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Illegal use of Software is a Copyright Infringement

By Office Space TorontoIn standard19th June, 2013

Besides the copyright of photographs and the written word that we mentioned in our blog Use Images that you have the Rights to use on your Blog or Website, another form of copyright that you need to stay on the right side of involves protecting your business from software copyright infringement. It is not news that software piracy is a big problem for software vendors. The illegal use of software applications has been going on since the first PC appeared in the hands of consumers. What businesses may find to be news is the negative impact piracy may have on the cost of software and the potential cost to their company.

Buying and installing pirated copies of high-priced applications for a fraction of the market price only benefits the illegal software vendors and costs original software developers billions of dollars each year. When software companies lose millions of dollars on a single software title, these lost revenues also give software developers and publishers fewer resources to devote to research and development of new products. They also have less revenue to justify lowering software licensing prices and are often forced to pass these costs on to their customers through increased prices.

The other more menacing cost to those on your office for rent network is the potential risk of malware and other cyber threats that many pirated copies of software can open your network up to. The same potential exploits that allowed the software to be cracked in the first place, are also the same exploits that hackers will try to use to cause problems for your office space computer users. Protecting an organization’s network from external threats can be hampered by the infiltration of malware installed by employees unknowingly – because they have installed pirated software on their personal computer or laptop and are hooking up to the network at their downtown office space.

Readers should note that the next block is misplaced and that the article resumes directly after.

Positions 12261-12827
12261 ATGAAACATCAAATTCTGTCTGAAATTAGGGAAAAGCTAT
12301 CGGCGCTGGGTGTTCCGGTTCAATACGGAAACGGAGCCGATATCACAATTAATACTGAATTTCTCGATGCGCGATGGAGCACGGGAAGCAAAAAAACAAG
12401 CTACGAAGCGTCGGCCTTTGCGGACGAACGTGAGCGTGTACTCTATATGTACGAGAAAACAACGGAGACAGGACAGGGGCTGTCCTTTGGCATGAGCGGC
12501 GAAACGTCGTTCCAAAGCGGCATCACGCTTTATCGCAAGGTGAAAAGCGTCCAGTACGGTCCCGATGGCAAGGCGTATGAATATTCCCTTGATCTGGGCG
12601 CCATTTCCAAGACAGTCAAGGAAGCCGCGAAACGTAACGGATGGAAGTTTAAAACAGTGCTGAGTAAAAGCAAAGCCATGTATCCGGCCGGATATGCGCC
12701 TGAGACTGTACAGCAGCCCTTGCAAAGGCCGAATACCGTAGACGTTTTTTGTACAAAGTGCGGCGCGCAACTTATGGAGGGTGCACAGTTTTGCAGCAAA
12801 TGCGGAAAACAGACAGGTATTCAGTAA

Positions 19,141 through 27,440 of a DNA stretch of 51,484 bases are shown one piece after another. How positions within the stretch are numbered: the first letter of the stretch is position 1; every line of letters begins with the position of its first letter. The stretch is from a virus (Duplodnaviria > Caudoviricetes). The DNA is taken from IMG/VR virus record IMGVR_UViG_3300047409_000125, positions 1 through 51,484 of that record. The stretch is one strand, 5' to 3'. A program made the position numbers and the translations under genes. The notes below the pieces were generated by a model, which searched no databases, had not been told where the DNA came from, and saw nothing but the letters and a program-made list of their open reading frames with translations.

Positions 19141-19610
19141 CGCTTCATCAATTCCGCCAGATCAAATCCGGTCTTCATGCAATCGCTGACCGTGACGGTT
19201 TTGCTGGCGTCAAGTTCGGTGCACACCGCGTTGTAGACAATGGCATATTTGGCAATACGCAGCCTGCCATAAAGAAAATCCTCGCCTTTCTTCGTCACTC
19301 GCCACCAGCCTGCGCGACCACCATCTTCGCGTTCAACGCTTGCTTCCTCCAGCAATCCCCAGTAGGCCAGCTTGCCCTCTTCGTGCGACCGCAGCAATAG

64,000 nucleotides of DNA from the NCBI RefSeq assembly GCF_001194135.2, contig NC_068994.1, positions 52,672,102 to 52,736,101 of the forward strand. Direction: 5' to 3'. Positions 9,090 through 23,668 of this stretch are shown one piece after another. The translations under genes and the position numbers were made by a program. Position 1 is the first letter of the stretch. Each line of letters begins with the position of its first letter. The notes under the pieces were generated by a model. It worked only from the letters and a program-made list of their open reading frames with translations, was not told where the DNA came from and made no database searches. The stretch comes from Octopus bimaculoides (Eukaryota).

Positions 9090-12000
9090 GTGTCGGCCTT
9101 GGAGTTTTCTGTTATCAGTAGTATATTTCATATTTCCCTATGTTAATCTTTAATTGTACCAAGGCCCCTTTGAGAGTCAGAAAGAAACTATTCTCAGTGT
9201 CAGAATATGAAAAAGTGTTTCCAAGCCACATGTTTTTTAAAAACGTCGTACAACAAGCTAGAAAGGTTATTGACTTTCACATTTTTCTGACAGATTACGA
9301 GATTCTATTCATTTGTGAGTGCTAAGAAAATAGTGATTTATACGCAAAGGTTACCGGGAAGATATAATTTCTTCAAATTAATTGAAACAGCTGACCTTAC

As for the legal ramifications, software companies, especially larger ones like Microsoft, Apple and Adobe have joined other software companies like Autodesk, Aveva, Corel, Dell, Intel, Intuit, McAfee, Oracle, Quark, Rosetta Stone and Symantec in a trade group know as The Software Alliance, also known as BSA. This trade group’s principal activity is trying to stop copyright infringement of software produced by its members. Not only does the group go after the those who produce, distribute and sell pirated copies of the Alliance’s member software, but they also, using legal action, go after those who knowingly buy and install the same pirated software.

Most businesses run legitimate copies of software programs, but it is up to the businesses’ IT people to ensure that network users have not installed pirated software on company computers or personal computers that operate on the company’s network. In fact, many businesses have written rules about the use of company resources and have even included rules about what software can and cannot be installed on its computers. You can also set up filters and firewall rules that prevent software downloading, especially through file-sharing sites.

Even office business centres who offer office space for lease or rent have written terms of use that include rules against sharing pirated software over their Internet service. This is not only to protect their network from malware and other internet threats, but also to protect themselves from the groups that monitor the uploading and downloading of illegal software.

With all this talk about what not to do, our next blog will talk about how to find free or inexpensive images and pictures that you can legally use on your website and blog. We’ll also tell you about open-source software alternatives. Many of these free programs do about the same job many popular software programs do, but without the high cost of ownership or the threats associated with pirated software.